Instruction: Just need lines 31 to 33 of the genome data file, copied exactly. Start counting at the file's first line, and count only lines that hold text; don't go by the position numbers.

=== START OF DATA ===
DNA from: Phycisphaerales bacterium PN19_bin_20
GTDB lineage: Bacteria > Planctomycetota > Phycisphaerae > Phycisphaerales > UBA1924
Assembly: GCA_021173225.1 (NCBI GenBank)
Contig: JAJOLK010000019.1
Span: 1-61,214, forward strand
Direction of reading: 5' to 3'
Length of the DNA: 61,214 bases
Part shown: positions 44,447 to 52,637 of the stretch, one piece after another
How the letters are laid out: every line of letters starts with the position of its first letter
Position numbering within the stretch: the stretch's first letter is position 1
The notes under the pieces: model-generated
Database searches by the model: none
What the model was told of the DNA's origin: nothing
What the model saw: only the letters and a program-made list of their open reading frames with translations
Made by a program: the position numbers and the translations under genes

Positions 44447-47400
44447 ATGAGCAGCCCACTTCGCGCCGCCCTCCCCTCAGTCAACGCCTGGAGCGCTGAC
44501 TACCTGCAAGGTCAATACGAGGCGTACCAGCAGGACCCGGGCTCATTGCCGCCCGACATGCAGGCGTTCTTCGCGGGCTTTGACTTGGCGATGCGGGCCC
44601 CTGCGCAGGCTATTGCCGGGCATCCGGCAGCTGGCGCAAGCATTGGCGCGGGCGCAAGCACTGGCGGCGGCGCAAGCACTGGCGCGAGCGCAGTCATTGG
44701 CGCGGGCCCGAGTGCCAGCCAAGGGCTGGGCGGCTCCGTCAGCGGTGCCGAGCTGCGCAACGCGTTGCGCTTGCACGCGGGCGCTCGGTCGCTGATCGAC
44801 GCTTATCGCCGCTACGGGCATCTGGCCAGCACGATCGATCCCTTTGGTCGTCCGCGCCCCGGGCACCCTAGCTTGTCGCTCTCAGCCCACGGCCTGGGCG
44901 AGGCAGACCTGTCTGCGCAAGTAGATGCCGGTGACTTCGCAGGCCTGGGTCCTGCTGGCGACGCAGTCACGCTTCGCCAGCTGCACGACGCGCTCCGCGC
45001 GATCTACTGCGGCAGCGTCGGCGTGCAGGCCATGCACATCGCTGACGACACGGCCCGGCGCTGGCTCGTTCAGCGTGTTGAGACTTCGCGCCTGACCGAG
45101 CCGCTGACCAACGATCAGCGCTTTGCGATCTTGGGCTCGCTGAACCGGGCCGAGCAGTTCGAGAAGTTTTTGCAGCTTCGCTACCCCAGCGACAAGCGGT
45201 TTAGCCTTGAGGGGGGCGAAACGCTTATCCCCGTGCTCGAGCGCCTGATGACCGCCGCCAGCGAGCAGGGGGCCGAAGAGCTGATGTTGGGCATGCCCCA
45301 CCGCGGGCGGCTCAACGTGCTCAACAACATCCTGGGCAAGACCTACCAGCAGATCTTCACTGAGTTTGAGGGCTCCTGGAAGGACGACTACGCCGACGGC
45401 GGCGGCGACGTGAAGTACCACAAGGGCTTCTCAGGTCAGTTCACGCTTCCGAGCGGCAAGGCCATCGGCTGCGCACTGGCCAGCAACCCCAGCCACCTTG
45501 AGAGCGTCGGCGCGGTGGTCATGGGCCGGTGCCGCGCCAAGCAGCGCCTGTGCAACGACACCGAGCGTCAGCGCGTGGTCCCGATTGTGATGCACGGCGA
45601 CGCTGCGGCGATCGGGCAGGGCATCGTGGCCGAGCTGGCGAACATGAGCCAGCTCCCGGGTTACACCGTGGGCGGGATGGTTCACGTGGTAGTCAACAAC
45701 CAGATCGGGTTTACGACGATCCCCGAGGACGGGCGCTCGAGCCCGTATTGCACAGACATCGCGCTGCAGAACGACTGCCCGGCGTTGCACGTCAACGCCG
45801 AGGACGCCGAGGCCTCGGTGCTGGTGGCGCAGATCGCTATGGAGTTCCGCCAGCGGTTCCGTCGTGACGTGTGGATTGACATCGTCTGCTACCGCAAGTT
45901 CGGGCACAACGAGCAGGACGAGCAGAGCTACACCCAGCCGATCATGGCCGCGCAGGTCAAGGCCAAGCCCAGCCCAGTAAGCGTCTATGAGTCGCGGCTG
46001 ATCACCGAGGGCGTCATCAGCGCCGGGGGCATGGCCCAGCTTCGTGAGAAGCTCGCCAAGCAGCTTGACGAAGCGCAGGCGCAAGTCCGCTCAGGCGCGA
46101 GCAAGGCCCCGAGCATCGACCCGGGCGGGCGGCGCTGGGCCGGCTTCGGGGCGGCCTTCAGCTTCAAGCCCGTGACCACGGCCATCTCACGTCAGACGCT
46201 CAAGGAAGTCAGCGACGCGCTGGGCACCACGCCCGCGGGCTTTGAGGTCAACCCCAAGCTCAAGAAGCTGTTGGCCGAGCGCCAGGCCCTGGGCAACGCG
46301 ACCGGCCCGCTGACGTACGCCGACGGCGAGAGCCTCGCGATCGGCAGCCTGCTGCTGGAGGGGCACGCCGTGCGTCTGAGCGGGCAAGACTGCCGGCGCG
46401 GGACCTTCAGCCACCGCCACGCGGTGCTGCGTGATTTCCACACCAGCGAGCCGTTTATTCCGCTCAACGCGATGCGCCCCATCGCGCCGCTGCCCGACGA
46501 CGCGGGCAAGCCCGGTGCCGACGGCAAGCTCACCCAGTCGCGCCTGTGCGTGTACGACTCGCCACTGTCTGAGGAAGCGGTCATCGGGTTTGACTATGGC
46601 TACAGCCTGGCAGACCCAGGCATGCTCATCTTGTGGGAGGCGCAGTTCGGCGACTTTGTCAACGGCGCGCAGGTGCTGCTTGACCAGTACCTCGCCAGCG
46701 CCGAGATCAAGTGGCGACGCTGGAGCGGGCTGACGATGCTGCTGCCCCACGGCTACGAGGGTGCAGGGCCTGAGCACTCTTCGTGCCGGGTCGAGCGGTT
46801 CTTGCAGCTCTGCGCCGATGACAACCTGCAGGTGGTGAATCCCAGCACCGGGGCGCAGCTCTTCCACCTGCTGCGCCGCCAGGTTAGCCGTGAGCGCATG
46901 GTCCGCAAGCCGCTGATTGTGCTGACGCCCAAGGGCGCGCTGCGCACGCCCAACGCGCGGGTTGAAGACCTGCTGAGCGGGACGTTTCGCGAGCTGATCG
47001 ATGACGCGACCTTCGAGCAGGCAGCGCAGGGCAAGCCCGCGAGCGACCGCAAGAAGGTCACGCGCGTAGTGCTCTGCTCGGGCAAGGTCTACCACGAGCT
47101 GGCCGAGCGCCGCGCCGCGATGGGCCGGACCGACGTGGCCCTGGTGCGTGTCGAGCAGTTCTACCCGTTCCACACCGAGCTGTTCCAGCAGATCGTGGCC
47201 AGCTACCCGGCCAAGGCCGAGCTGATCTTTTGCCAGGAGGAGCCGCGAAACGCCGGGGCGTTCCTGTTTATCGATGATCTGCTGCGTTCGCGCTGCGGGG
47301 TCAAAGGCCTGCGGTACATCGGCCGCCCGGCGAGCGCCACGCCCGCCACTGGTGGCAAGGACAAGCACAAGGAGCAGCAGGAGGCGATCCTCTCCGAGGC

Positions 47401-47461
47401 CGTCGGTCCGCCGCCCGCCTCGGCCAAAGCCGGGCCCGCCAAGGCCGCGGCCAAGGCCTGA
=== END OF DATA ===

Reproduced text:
45801 AGGACGCCGAGGCCTCGGTGCTGGTGGCGCAGATCGCTATGGAGTTCCGCCAGCGGTTCCGTCGTGACGTGTGGATTGACATCGTCTGCTACCGCAAGTT
45901 CGGGCACAACGAGCAGGACGAGCAGAGCTACACCCAGCCGATCATGGCCGCGCAGGTCAAGGCCAAGCCCAGCCCAGTAAGCGTCTATGAGTCGCGGCTG
46001 ATCACCGAGGGCGTCATCAGCGCCGGGGGCATGGCCCAGCTTCGTGAGAAGCTCGCCAAGCAGCTTGACGAAGCGCAGGCGCAAGTCCGCTCAGGCGCGA